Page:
In 2023, the man of the hour—and possibly, the hero of the year—is our central banker, Bangko Sentral ng Pilipinas Governor Felipe Manguiat Medalla, 73, a veteran economist and a committed public servant all his professional life.
Medalla was dean of the UP School of Economics which produced most of the Philippines’ economic planners.
He took his economics and accounting from La Salle Manila, and his MA in economics from UP. He has a Ph.D. in economics from Northwestern University, Illinois.
He served as economic planning secretary of President Joseph Estrada who inherited a recession and licked it in his first three months. Medalla became BSP governor on June 30, 2022.
BSP says its main responsibility is to formulate and implement policy in the areas of money, banking and credit with the primary objective of preserving price stability.
Price stability refers to a condition of low and stable inflation. By keeping price stable, the BSP helps ensure strong and sustainable economic growth and better living standards.
As the chief monetary authority, Medalla’s main job thus is fighting inflation, the bane of every Filipino and of every businessman worth his salt.
To fight inflation, Medalla has resorted to something drastic – raising interest rates.
Accordingly, in less than a year, the BSP CEO more than doubled the interest rate banks pay for borrowing money from the central bank overnight, from 2 percent in February 2022 to 5.5 percent by December.
The job is not done yet. More rate increases are due.
According to ING, BSP expects inflation to settle at 5.8 percent in 2022 while 2023 inflation is now forecast to average 4.5 percent (from 4.3 percent).
ING’s chief economist Nicholas Mapa “expects inflation to stay elevated well into 2023 given the prevalence of second-order effects, or price increases driven by the initial energy price shock.
With inflation expected to stay high, we believe BSP will retain its hawkish stance going into 2023, taking its cue mainly from the Fed while also monitoring the path of inflation.”
Mapa expects “the BSP to bring its policy rate to as high as 6.0-6.25 percent this year, although recent comments from Medalla suggest that he is open to a potential ‘BSP pivot’ sometime in the second half of 2023.”
Interest rate is the price you pay for money.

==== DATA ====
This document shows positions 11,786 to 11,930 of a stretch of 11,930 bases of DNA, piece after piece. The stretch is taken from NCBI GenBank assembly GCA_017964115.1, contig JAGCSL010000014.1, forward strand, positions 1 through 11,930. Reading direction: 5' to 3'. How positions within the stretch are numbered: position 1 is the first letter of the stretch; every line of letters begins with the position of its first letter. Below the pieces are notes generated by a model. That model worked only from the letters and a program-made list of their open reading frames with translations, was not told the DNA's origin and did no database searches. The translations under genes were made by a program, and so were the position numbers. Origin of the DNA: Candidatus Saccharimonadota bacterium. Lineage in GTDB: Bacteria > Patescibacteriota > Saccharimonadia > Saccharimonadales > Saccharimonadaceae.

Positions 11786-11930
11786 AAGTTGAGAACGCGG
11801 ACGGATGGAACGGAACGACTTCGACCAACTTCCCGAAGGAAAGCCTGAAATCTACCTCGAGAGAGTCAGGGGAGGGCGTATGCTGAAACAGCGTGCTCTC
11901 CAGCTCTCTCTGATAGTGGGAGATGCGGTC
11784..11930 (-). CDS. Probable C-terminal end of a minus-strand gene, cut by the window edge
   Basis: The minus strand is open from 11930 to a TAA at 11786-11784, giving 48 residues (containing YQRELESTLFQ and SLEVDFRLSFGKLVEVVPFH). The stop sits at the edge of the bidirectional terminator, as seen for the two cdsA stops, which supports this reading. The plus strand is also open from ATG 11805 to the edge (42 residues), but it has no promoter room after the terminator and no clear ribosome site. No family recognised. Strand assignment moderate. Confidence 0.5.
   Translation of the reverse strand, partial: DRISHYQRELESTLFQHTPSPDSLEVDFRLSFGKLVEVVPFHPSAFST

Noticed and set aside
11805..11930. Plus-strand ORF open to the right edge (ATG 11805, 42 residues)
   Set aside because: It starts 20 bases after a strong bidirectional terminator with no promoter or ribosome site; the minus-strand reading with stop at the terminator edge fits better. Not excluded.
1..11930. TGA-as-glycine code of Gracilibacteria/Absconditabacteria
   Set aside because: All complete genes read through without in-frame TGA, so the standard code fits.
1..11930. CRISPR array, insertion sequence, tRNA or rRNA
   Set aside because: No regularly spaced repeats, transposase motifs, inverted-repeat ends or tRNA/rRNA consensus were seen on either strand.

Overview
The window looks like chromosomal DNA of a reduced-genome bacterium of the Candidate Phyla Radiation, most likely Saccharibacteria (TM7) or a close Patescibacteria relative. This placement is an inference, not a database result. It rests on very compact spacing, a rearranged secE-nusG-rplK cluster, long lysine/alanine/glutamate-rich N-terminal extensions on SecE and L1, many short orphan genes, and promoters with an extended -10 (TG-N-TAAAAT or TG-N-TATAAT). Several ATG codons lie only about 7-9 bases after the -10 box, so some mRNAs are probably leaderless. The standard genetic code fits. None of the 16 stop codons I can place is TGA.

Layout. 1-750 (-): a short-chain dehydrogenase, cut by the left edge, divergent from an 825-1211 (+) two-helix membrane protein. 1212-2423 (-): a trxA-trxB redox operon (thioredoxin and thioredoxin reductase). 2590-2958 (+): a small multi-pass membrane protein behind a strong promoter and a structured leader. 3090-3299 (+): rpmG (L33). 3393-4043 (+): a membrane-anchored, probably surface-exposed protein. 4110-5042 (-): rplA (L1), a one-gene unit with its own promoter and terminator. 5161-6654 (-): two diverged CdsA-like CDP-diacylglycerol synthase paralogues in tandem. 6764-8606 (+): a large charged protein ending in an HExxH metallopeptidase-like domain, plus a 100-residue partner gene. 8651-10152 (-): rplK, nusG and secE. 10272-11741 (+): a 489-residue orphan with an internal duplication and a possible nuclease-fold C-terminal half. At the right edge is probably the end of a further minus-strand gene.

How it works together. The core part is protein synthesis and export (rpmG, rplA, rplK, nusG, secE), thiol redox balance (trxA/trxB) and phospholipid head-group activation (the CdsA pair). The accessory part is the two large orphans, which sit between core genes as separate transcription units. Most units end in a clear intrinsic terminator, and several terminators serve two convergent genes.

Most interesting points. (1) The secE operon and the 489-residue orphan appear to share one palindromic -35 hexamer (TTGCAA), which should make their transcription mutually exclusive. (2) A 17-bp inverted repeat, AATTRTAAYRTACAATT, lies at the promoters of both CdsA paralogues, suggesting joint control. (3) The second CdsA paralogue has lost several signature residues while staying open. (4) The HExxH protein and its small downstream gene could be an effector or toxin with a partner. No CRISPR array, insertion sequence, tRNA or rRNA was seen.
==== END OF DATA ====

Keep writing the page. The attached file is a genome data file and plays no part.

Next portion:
If the price is high, you lessen the demand for money. With less money, a consumer buys less, because his demand is dampened. With less demand for goods, the rise in prices of such goods slows down.
That is the theory.
The rate of an increase or decrease in prices is called inflation. Inflation is the biggest enemy of poverty. It cuts or reduces the purchasing power of one’s income.
If a year ago, you had 100 pesos and the price of goods you buy with the 100 rises by 8 percent, this year, then your purchasing power is reduced to just 92. The 100 pesos you had a year ago is now worth only 92, thanks to 8 percent inflation.
Imagine if with your 100 pesos a year ago you could buy two kilos (2,000 grams) of rice, at P50 per kilo.
But the price of rice goes up by 8 percent, to P54. That means with the same 100 pesos, you can buy only less than two kilos, or just 1.84 kilos or 1,840 grams – 160 grams less.
On average, a Filipino eats 320 grams of rice a day. So a reduction of 160 grams, because of an 8 percent inflation, means missing half of your meal in one day.
If the 8 percent inflation persists for one year, you will be eating only half of your daily meal requirement each day for 365 days. That’s bad. You will feel bad.
You will hate your government. Or at least blame somebody for that somebody having messed up your daily meal because there is not enough rice while demand is constant or rising so that the cereal’s price has to increase to dampen demand.
That is exactly what is happening in most places in the Philippines today.
Food is 50 percent of a poor man’s daily expenditures; 50 of every 100 pesos, daily. Of that 50, P15 is allotted for rice, which unhappily is in short supply.
Not surprisingly, in September 2022, respected pollster Pulse Asia found out that most Filipino adults (66 percent) are concerned about the soaring prices of basic commodities; public concern regarding this matter became more pronounced between June 2022 and September 2022 (+9 percentage points).
Amidst the continuing increase in the prices of basic goods, 66 of every 100 Filipinos say controlling inflation is issue No. 1 for the administration of President Marcos Jr.
This view is widespread, in all geographic areas (56 percent to 81 percent of people surveyed), and all income classes (51 percent to 71 percent).
Accordingly, almost half of Filipino adults cite increasing workers’ pay as an urgent national concern (44 percent) while around a third of them are concerned about job creation and poverty reduction (35 percent and 34 percent, respectively).
A companion problem is corruption.
Filipinos are irritated that a government that cannot control inflation also cannot control corruption.
“Nearly a quarter of Filipino adults (22 percent) say the present dispensation should immediately take steps to combat corruption in government,” says the Pulse Asia September 2022 survey.
So there, when inflation is high and corruption is rampant, you have what you call misery.
Misery, of course, is a precursor to outrage.